- The basics of Direct Payments
- The paperwork
- Using agencies
- Personal assistants (PA)
- Employer responsibilities
- Managing Direct Payments on your behalf (managed accounts)
- Keeping safe
- Keeping on track – if something goes wrong
- Direct Payments for carers
- What to do when someone receiving Direct Payments dies
- Reviewing your Direct Payment
- Support with Direct Payments
The basics of Direct Payments
You may have been offered a Personal Budget and are considering choosing a Direct Payment as a means of meeting the outcomes you discussed with your social care practitioner.
What are Direct Payments?
Direct Payments is a cash amount based on the amount agreed in your Personal Budget so that you can arrange and pay for social care support instead of us arranging services for you. Direct Payments offer greater flexibility, choice and control than support being arranged for you.
It is your choice if you want to have Direct Payments, but we must be satisfied that you understand what it involves and the way you choose to use the cash will meet your needs and achieve the agreed outcomes. The way you use them must be legal and keep you safe and well.
For example, you may want to employ your own personal assistant (PA), providing you with the support at the times you want. Alternatively you may decide you want to use money to buy support from a care agency. Or you may want to find an alternative to the types of respite support we could arrange for you.
Who can have Direct Payments?
You can only have a Direct Payment once you have had an assessment and we agree you are eligible for certain social care services, and are:
- A disabled person aged 16 years and above
- A parent of (or person with parental responsibility for) disabled children to pay for services for the family
- A carer aged 16 years and above, for services to meet the carers own assessed needs
- A disabled person with parental responsibilities for a child, for services to support their parenting role
- An appointed authorised person for someone who lacks capacity (we must agree who the authorised person is).
Who can’t have Direct Payments?
Those who are excluded from receiving Direct Payments are:
- Offenders on a community order, or serving a suspended prison sentence, under the Criminal Justice Act 2003, which includes a requirement to accept treatment for drug or alcohol dependency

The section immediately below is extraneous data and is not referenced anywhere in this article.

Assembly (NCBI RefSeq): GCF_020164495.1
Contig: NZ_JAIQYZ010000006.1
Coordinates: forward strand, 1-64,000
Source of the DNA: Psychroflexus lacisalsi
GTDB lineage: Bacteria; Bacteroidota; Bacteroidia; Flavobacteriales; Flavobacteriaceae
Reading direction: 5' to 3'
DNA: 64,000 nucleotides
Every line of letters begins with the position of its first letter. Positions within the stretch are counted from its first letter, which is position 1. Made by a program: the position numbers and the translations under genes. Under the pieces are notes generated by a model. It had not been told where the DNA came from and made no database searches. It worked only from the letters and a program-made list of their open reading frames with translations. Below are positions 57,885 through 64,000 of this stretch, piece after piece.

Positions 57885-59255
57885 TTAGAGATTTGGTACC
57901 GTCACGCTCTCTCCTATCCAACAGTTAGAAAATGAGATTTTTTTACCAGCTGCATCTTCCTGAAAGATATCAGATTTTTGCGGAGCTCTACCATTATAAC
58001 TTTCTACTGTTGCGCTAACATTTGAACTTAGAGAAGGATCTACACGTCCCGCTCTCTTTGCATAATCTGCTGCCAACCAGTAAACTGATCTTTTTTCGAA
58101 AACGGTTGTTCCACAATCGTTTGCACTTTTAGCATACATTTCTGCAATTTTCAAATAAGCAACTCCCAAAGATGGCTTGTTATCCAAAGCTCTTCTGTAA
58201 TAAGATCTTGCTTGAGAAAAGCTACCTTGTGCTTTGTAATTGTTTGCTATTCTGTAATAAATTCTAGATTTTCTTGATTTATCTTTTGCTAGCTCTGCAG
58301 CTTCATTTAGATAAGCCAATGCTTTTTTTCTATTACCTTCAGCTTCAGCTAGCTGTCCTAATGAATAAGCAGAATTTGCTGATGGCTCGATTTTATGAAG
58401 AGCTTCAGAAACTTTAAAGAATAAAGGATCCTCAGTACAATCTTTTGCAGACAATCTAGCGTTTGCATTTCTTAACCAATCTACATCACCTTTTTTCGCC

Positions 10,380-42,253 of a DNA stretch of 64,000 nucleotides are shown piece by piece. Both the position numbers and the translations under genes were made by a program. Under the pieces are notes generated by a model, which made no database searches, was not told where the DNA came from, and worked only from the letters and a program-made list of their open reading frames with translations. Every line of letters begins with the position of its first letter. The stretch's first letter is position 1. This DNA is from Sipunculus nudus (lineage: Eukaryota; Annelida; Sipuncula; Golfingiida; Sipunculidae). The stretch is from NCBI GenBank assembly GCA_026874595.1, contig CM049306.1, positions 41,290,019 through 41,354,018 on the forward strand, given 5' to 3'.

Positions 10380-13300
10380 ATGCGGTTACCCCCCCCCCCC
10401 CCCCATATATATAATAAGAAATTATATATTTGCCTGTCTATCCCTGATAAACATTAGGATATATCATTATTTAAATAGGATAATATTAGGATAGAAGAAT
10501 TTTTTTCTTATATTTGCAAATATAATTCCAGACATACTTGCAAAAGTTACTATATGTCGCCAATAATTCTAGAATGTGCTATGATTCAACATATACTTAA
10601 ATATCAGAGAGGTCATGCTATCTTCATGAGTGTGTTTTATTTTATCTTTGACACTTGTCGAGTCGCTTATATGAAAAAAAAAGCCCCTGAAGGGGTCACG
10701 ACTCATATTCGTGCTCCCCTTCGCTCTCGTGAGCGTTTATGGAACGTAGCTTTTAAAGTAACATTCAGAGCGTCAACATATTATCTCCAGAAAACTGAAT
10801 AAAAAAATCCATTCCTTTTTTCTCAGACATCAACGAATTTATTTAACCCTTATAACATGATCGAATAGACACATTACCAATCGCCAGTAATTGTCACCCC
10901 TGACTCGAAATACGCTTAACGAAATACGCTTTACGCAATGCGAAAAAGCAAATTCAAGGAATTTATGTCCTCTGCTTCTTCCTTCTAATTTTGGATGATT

- An offender on a community rehabilitation order or a community punishment and rehabilitation order under the Powers of Criminal Courts (Sentencing) Act 2000, which includes a requirement to accept treatment for drug or alcohol dependency
- Offenders released from prison on licence under the Criminal Justice Act 1991, the Criminal Justice Act 2003 or the Crime (Sentences) Act 1997 subject to an additional requirement to undergo treatment for drug or alcohol dependency and
- People subject to equivalent provisions under Scottish criminal justice legislation.
What can my Direct Payments be used for?
Quite simply your Direct Payments can be used, in the best way you see fit, to meet any identified outcome or need as mentioned in your care and support plan. If you don’t have a copy of your plan, please contact your allocated Social Worker or the Independent Living Team.
When will I receive my Direct Payment?
We pay your Direct Payment four weeks in advance. The date that you will receive your Direct Payment changes each month because we pay you on a four weekly basis.
If you are expected to pay a contribution towards your care and support please try and ensure that this follows this schedule, as much as is practically possible.
Arranging your Direct Payments
Direct Payment agreement – You, your representative or an authorised person will need to sign to agree to the terms and conditions before the Direct Payment can start. Please take time to read through the agreement so you understand what is required. Your allocated worker can go through this with you and can make a referral for further support if required.
Banking letter – You may be asked to open a separate bank account to receive the Direct Payment funds, but you do not need to do so until you have decided that you would like to try Direct Payments.
If you have any difficulty with opening a bank account to receive the Direct Payment funds, your allocated worker can provide a supporting letter. You can take this letter with you when you go to the bank to explain what you need. Your allocated worker will complete this letter with your details on your behalf.
Bank mandate form – Once you have opened a bank account you will need to tell us the account details so we know where the funds need to be paid into. Please fill out the Bank Mandate Form and return it with the signed Direct Payment agreement. You can take this form with you and ask the bank to fill it in with your new bank account details. If you already have an account that the Council agree you can use please write those details on the Bank Mandate Form.